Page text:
Sortation, transportation, storage and scanning of bags is supported by a set of IT applications around the baggage handling process. The initial inspection after check-in is fully automated. If there is any doubt regarding the safety of a piece of luggage, its X-ray image is scrutinized by specially trained personnel. This is followed by further automatic inspections. If necessary, the piece of baggage in question is ejected from the material flow and may be subject to visual inspection by authorized personnel in the presence of the passenger.
Baggage Reconciliation is an additional security step and IATA recommended practice as it prevents baggage being transported on airliners without the passenger who has checked in the bags being on board. Baggage Tracking and Tracing adds comprehensive search and monitoring capabilities on individual airports or even across networks of airports : knowing exactly the location of each piece of luggage at any time reduces mishandled baggage costs and improves customer service and satisfaction. Entire Baggage Management systems provide comprehensive planning, control and decision support elements to the entire airport community dealing with baggage processes from end-to-end.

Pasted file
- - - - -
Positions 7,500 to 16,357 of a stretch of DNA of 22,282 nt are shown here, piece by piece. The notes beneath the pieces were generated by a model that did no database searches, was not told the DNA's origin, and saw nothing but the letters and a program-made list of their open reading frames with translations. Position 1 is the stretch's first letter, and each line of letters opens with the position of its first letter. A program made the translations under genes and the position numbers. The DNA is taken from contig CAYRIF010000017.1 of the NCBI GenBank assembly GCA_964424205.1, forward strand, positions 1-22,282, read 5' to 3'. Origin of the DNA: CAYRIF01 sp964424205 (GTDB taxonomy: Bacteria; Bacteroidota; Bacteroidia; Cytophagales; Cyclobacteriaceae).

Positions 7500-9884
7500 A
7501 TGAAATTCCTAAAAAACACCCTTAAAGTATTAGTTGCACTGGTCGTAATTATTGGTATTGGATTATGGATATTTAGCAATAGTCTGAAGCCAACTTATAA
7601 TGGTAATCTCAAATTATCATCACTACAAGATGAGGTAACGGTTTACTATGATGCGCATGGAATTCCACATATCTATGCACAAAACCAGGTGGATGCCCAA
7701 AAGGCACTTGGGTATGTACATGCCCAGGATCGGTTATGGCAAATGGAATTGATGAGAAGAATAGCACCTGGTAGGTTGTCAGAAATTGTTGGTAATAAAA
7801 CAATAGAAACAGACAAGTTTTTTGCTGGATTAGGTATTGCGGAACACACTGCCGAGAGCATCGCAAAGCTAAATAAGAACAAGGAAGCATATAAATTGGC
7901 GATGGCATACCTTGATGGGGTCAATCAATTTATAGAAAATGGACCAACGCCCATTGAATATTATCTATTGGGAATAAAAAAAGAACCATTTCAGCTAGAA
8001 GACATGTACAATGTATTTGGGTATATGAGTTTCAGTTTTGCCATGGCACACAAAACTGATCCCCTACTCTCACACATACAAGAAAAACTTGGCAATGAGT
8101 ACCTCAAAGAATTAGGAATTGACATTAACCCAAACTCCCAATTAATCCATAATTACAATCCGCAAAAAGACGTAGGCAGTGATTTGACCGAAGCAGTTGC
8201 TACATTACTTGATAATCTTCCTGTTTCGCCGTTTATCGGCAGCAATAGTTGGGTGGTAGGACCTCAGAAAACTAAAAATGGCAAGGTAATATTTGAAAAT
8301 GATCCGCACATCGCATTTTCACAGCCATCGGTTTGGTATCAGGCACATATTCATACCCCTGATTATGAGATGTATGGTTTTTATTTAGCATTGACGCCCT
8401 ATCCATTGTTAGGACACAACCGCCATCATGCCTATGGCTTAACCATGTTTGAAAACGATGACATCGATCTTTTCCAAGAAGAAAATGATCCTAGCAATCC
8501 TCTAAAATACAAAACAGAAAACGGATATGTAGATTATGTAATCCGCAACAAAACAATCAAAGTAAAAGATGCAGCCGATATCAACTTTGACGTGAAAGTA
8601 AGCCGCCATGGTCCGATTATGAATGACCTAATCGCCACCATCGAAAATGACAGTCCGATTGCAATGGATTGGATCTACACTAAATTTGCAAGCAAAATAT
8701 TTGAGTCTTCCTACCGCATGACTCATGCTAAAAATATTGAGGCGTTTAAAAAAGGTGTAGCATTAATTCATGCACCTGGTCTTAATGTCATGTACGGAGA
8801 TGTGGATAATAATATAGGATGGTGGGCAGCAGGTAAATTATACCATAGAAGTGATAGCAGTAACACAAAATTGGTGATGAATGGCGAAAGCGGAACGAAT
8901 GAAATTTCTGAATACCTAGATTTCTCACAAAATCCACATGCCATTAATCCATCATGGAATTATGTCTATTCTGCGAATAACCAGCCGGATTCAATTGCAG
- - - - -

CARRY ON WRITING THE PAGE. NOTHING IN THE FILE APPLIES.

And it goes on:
The information set out in this document constitutes a set of general guidelines and should not be construed or relied upon as specialist advice. Independent legal advice should always be sought. Therefore Risktechnik accepts no responsibility towards any person relying upon these Risk Management Guides nor any liability whatsoever for the accuracy of data supplied by another party or the consequences of reliance upon it.